Tuesday, March 27, 2012

.beef and cheese empanadas.

I love empanadas but have never made them before. I'm always looking for new things to make because I get very bored with the same ol' same ol'. I hardly ever cook with hamburger, yet I had a pound in the freezer that I wanted to use up. Taco salad? Nah. Chili? Nah. Empanadas!

These little hand held pockets are so delicious. They're a little time consuming to make, but well worth the effort. Mine aren't very traditional, but they were exactly what I wanted. My kids ate them up!

Here's what I put into my empanadas:

Ground beef
1 small onion, diced
2 cloves garlic, minced
2 jalapeno, seeded and fine diced
salt and pepper
garlic powder
chili powder
approximately 2 cups grated monterey jack cheese

Heat 3-4 Tbsp oil in a skillet and saute the onion, garlic, and jalapeno until fragrant. Add the ground beef and cook until done. Add 2-3 tsp chili powder and cumin. Season with salt and pepper. Add more seasoning if needed.

Remove from the heat and add the cheese. Stir in until melted and coated.

Make the empanada dough --

1 1/2 cups all purpose flour
1 cup masa harina
1 tsp baking powder
1 tsp salt
1/2 cup butter, melted and cooled
3/4 cup water (plus or minus 1 tbsp)

Mix together dry ingredients. Using a fork, mix in the butter and distributed within the flour. Slowly add water, carefully mixing with the fork until it begins to pull together. Form into a ball and wrap with saran. Pop in the fridge and hold for 30 minutes.

Divide the dough into approx. 1 ounce balls (think ping pong ball size). Use a rolling pin to roll the dough out into a circle. Spoon filling into the middle.

Now here's where you can decide how to close the pocket. Traditionally, you are supposed to braid the edge, but some people use a fork to crimp it closed. Personally, the braid/twist thing is MUCH prettier and it isn't very difficult to do. I found a very handy YouTube video showing you how to fold the edges to give it the braided look.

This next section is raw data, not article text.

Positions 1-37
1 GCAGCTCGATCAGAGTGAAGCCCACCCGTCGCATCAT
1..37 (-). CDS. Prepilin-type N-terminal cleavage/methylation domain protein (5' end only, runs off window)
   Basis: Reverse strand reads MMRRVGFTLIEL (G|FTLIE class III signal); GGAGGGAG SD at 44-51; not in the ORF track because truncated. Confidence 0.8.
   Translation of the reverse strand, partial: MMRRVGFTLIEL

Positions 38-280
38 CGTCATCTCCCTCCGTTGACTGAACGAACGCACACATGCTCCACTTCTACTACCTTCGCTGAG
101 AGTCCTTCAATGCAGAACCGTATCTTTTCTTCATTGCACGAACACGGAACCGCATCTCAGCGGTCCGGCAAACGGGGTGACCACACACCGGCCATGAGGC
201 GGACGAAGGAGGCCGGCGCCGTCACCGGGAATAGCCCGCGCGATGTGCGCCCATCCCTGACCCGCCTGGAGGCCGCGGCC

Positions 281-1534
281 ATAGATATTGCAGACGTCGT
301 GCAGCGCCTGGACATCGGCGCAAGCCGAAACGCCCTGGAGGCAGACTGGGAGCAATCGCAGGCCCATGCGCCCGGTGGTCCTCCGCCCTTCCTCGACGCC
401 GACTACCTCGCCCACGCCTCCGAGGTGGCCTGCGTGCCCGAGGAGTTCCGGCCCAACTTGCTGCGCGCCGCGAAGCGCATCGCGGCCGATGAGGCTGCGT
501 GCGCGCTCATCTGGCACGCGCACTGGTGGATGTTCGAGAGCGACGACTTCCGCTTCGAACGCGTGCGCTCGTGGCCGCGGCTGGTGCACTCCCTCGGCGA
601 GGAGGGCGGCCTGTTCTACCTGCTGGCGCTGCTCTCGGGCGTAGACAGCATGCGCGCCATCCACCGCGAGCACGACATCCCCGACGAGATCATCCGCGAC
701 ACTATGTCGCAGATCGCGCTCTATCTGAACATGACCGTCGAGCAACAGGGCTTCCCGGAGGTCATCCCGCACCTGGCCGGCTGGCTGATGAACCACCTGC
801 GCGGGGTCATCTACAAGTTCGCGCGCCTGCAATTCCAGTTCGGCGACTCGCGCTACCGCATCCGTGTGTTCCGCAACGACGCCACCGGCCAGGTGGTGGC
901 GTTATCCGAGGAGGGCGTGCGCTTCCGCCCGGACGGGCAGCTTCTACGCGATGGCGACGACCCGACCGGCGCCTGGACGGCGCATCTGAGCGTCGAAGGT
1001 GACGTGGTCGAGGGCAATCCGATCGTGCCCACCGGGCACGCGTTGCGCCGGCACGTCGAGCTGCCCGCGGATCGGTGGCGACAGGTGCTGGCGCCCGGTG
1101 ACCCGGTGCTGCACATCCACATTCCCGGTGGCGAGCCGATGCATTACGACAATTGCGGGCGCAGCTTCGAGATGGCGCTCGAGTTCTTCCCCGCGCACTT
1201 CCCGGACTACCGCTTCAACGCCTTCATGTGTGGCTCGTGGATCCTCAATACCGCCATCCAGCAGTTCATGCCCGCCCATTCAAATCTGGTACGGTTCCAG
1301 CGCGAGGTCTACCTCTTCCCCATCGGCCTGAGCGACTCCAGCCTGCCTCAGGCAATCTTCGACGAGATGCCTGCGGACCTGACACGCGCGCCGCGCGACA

Once your empanadas are made, cover and pop in the fridge for 30 minutes.

There's one final decision to be made. Fry or bake? They can be cooked either way. We fried ours because I think they looked better that way. Plus, I didn't want a super hard crust from baking, know what I mean? (Not saying they would, but my husband was pushing for fried)

If you use the oven, preheat to 375* and bake for 25-30 minutes.

If you're frying, heat your oil to 375* and fry for approximately 5-6 minutes or until the empanada is beautifully golden brown on both sides. Remove from the oil and sit on paper towels to drain.

Serve with fresh guacamole, salsa, and sour cream.

Friday, March 9, 2012

.irish soda bread.

I adore bread and I especially adore Irish Soda Bread. It's made more like a big giant biscuit - using no yeast for leavening, but with, strangely, baking powder. The recipe I use comes from a book I picked up years ago called 100 Great Breads by Paul Hollywood. I have tweaked his recipe a little bit, but it's one that we like.

In a large bowl, mix together:

4 cups bread flour
1 Tbsp baking powder
1 tsp sea salt